Behind his charisma and administrative acumen lies a pracharak’s mindset, writes Rathin Das.india Updated: May 05, 2007 05:32 IST
Narendra Damodardas Modi needs no introduction. The 57-year-old Gujarat Chief Minister evokes as much awe as disdain. A look at the State’s economic indicators makes one admire the man. But hidden behind Gujarat’s seductive growth story are tales that could inspire a thousand Parzanias.
Prompt to launch a vitriolic diatribe when caught in adverse situations, Modi has not uttered a word so far on the ‘fake encounter’ that felled Sohrabuddin—probably out of fear of the Supreme Court. But credit goes to him alone for having conditioned vast sections of the middle class to remain unperturbed in the face of shocking violations of civil liberties and fundamental rights.
“Somehow Modi had been successful in injecting the anti-Muslim sentiment among the middle class. He makes them think that they are safe as long as he is the Chief Minister,” said Gandhian activist Indukumar Jani, Executive President of the Gujarat Khet Vikas Parishad.
Precisely for this reason Gujarat’s urban middle class is all praise for Modi irrespective of the fact that the CM is a deeply despised person in the eyes of those who value secularism. Even his worst critics admit that Modi has a charm of his own.
“Undoubtedly, Narendra Modi has charisma,” conceded Jani, moments before criticising him for having destroyed the secular fabric of the State to which the Mahatma belonged.
“Modi’s rule in Gujarat would be remembered for conflicts between communities,” insisted Jani. But, there are many people in the middle class who feel that criminals like Sohrabuddin need to be eliminated. These were the sections that came up with the retributive sabak sikhana logic in defence of the post-Godhra pogrom in 2002. Sadhnaben Pandya, an NGO activist and homemaker, is a typical example of that middle class viewpoint of Modi having “silenced” the Muslims for good.
Octogenarian Gandhian Chunibhai Vaidya says that Modi’s tactics of ‘ending’ conflict by suppressing or ‘silencing’ a community would ruin the country in the long run: “Whatever he did to create a rift between Hindus and Muslims is very bad.”
But even Vaidya feels compelled to laud the CM’s administrative acumen. And it is this efficiency quotient that has helped Modi become a darling of industrialists and prospective investors alike.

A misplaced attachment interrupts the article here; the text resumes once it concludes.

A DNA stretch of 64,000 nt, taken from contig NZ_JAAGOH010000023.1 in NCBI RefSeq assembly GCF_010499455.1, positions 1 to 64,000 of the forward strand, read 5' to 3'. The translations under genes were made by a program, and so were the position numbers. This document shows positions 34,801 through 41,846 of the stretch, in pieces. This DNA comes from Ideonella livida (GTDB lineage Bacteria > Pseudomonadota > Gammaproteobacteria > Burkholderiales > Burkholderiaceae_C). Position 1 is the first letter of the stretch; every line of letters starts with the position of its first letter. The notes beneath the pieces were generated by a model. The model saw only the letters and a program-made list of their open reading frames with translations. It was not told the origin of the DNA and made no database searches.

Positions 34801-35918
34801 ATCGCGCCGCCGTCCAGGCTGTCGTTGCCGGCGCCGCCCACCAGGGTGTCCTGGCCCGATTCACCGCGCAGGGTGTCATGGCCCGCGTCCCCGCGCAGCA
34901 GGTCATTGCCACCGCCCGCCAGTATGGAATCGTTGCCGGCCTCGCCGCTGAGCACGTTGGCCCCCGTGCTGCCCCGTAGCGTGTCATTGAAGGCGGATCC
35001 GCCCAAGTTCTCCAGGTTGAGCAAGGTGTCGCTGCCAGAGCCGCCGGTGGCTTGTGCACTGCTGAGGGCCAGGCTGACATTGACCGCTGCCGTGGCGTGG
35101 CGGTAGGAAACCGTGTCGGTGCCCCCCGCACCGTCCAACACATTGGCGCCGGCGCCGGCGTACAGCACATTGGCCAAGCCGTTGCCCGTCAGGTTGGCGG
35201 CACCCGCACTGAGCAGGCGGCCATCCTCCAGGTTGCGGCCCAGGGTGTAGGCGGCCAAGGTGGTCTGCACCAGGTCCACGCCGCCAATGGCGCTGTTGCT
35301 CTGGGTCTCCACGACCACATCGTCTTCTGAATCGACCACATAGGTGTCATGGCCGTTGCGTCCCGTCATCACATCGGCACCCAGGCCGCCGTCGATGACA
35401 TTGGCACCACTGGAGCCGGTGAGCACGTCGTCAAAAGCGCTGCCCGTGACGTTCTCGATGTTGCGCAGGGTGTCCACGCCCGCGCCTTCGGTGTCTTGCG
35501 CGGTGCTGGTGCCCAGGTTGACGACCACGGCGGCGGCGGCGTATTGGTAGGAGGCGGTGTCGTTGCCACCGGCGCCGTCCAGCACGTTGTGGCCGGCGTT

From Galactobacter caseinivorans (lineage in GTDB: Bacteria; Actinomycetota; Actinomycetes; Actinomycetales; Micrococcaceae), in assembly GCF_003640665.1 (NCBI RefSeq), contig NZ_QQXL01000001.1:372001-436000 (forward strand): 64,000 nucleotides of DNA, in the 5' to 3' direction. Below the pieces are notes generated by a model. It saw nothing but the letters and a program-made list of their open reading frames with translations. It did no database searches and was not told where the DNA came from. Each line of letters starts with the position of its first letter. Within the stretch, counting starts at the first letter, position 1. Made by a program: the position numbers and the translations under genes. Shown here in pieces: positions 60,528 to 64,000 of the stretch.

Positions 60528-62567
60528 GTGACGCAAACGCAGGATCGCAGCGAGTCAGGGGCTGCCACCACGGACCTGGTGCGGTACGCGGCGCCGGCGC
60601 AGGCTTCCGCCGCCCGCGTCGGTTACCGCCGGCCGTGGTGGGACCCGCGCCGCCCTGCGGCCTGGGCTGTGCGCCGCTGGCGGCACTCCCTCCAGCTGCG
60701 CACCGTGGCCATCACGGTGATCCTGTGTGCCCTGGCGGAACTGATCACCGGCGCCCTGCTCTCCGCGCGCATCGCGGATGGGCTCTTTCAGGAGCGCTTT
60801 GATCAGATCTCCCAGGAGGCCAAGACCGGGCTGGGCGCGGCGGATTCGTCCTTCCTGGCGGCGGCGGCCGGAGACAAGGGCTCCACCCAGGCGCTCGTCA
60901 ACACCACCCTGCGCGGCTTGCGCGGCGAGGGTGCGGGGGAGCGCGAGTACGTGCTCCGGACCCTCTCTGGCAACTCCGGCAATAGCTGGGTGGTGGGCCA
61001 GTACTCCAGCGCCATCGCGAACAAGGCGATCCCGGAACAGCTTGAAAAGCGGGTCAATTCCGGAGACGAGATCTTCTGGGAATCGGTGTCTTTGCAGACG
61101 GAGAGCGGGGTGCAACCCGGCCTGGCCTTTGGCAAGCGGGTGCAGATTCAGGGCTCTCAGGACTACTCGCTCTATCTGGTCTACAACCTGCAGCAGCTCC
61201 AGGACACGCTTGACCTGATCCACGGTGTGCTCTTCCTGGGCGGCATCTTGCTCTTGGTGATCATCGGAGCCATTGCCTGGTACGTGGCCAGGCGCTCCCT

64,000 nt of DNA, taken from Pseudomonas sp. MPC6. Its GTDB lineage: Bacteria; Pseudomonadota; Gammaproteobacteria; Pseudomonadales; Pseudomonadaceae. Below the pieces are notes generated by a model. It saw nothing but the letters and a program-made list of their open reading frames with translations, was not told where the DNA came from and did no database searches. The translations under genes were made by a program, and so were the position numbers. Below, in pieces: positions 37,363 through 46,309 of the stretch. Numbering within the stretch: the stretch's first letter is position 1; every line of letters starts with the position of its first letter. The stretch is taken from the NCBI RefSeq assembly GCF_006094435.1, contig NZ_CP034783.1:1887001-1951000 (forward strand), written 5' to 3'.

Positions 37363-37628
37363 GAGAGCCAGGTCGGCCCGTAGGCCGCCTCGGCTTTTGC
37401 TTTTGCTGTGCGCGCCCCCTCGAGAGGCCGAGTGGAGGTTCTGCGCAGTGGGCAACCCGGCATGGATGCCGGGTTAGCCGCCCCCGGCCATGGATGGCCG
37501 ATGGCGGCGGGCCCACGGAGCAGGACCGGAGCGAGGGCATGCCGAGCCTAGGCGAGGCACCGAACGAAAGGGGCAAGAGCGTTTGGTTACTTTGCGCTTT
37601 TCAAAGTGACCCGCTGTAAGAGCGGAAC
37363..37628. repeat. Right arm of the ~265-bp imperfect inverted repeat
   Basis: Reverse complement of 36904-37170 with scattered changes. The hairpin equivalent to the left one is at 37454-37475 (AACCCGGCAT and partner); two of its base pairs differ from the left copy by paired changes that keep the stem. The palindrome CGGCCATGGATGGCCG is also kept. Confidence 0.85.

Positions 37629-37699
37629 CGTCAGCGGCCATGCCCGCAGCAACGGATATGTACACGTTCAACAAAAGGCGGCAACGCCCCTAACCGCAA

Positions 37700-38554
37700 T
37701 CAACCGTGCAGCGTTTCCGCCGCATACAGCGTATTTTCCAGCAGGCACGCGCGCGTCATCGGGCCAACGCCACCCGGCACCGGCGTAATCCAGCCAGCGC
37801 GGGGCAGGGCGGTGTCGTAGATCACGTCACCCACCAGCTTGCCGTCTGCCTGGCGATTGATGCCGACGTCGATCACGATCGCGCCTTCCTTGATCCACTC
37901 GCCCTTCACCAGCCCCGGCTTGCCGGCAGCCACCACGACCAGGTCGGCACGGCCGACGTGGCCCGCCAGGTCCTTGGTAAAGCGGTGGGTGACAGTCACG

Despite all the criticism of Modi since 2002, the opposition parties are grudgingly admitting his achievements in the economic field, says technocrat-economist Sunil Parekh, advisor to CRISIL.
Quizzed on how exactly could Modi attract investments in the State that fetched international opprobrium in the aftermath of the 2002 riots, Parekh says, “He just closed his eyes to criticism and got on with the job of development.”
That might sound like a sycophantic muse, but investments that have flowed into Gujarat corroborate the claim. The Rs 66,000 crore commitments during the first Vibrant Gujarat summit in 2003 have gone up to Rs 1,16,000 crore in 2005.
Even though only 19 per cent of the 2003 commitments and 23 per cent of the 2005 commitments have materialised, the investment summit in January this year logged a mindboggling figure of Rs 4,49,000 crore.
“Modi has successfully positioned Gujarat as a powerful brand,” says Parekh and attributes his achievements to reforming the government by bringing in accountability and transparency.
Conceding that the business-savvy nature of Gujarat preceded Modi, Parekh argues that a combination of entrepreneurship and a favourable investment climate created by the CM did the trick.
A law unto himself
But, there are critiques aplenty of the Modi-inspired investment flow into the state. “The economic growth of Gujarat in not a new phenomenon,” comments eminent social scientist Ghanshyam Shah who retired recently from Jawaharlal Nehru University (JNU).
He argues that the spurt in investments is a result of the economy looking up due to globalisation. Investments are also flowing into Tamil Nadu, Karnataka, Andhra Pradesh and Punjab where Modi is not the Chief Minister, he adds.
Explaining Modi’s tacit support to encounter ‘specialist’ DG Vanjara, now behind bars, Shah said it originates from the RSS ‘shakha’ mindset in which the order of the ‘pracharak’ is final.
“Modi believes he is the law and thus his followers like Vanjara too get the signal that Modi is right,” he said, explaining what he felt was the anatomy of police encounters that made a mockery of the law.
Shah acknowledges that Modi is on a ‘positive’ mission for Hindutva but says that the economic policies he is implementing are not ideal Hindutva.
“His economic policies are not ‘swadeshi’ and that has brought him in conflict with the Swadeshi Jagran Manch and the RSS,” avers Shah.
Communalism and development apart, Modi is an orator par excellence. His ability to play around with words makes him his own best spin-doctor.
Faced with intense criticism over bringing surplus Narmada water to the dry Sabarmati River during the holy month of Shravan to ‘appease’ Hindu sentiments, Modi delivered the riposte in his speeches during the Gujarat Gaurav Yatra. He told his communally surcharged audience in Chanasma of Mehsana: “The Congress has a problem if I bring Narmada water during Shravan. If they ever have their way, they would bring the water during the Ramzan month.”
Legally, he did not utter anything derogatory but subtly he put across the message that the Congress’ bid was to appease the Muslims.
Modi almost rubbed it in by stating that anyone could take a dip in the water: “There is no discrimination from my side. Those who bathe daily can do so daily. Those who want to bathe only on Fridays can do so only on Fridays.” That the covertly communal suggestions caused mirth among the crowds was a comment on Modi’s constituency. It explained at once the mindset that motivates the likes of Vanzara.